The health of the Chesapeake Bay improved last year to its highest level since 2002, according to the latest annual report card released by the University of Maryland Center for Environmental Science (UMCES), which gave the Bay a health grade of C.
The 2009 report card notes improved conditions in eight regions of the Bay and continued degraded conditions in two regions. Grades for 14 individual regions were averaged together for an overall Bay health grade of C.
The highest-ranked region for the third year in a row was a B-minus on the upper western shore of Maryland, which includes the Bush and Gunpowder rivers. The lowest-ranked region was the Patapsco and Back rivers, which received an F.
Scientists attribute the health improvements to last year’s unique regional rainfall patterns, continued efforts to reduce nutrient pollution, and the gradual rebound in Bay health since historically poor conditions observed in 2003.
“Despite the record high rainfall in parts of Maryland and Virginia, the mainstem of the Chesapeake Bay improved last year,” said UMCES researcher and project leader Dr. William Dennison. “Normally, more precipitation means poorer Bay health. But last year, the Bay benefited from below average rainfall throughout Pennsylvania which appears to have reduced the amount of pollutants reaching the open waters of the mainstem Bay.”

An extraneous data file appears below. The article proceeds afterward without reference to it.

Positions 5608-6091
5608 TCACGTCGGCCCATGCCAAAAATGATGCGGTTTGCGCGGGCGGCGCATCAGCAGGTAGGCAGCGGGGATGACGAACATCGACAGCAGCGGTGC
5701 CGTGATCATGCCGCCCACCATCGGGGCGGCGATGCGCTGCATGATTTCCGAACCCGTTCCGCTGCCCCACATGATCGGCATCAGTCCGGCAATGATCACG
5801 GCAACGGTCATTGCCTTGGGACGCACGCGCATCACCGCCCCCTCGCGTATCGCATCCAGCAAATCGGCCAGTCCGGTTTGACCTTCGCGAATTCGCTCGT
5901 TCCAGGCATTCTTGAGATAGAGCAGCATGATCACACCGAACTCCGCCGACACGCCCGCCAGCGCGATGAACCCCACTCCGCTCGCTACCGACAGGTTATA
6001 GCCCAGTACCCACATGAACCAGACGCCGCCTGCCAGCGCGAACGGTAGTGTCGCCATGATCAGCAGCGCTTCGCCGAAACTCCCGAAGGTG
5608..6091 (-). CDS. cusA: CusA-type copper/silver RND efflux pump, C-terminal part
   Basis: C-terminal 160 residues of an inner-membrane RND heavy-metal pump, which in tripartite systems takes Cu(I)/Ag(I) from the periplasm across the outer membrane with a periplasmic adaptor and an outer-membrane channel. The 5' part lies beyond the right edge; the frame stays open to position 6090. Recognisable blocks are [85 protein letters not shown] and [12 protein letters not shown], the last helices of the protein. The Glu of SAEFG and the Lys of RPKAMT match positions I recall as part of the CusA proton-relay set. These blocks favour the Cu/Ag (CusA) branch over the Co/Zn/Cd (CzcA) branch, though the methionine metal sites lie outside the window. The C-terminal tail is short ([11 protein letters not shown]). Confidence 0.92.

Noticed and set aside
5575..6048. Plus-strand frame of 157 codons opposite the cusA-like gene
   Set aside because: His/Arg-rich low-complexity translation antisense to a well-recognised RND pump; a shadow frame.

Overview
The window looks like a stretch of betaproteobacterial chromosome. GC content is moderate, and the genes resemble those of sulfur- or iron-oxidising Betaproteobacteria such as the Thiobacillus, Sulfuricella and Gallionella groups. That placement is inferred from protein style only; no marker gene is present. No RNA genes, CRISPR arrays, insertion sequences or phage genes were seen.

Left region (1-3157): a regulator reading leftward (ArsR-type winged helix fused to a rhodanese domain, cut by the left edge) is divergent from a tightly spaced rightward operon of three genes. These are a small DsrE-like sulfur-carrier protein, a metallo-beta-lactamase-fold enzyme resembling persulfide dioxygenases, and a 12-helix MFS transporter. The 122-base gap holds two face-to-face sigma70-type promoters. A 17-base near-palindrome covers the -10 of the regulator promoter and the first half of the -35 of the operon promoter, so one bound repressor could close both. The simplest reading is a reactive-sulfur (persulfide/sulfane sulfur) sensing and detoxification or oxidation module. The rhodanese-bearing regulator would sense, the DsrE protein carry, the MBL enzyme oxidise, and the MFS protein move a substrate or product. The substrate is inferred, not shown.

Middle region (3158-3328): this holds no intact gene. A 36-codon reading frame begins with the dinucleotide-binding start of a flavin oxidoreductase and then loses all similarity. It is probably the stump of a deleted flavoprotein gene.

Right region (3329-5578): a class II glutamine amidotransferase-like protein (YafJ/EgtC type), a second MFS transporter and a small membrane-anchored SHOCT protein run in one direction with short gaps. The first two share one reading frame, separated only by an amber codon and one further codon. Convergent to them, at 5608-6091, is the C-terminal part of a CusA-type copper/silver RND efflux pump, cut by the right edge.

Over the report card's 24-year history, Bay health was rated at its highest in 1993 with a score of 57, and it lowest in 2003 with a score of 35. The 2009 rating of 46 falls in the top 25 percentile.
An encouraging sign in the Bay’s health has been an improvement in water clarity over the past two to three years. There was a 12 percent increase in water clarity in 2009. The most dramatic improvements were in the middle regions of the Bay, including the Bay’s mainstem and the Choptank, Potomac and Rappahannock rivers. However, the reporting regions with chronically poor water clarity – the Patapsco and Back rivers, Maryland’s lower western shore, and the York and Elizabeth rivers – still had muddy, turbid water.
The Chesapeake Bay Report Card is an annual analysis conducted through the EcoCheck partnership between UMCES and the NOAA Chesapeake Bay Office using data collected by Bay Program partners.
For more information about the 2009 Chesapeake Bay Report Card, including maps, charts and data, visit the Chesapeake Eco-Check website.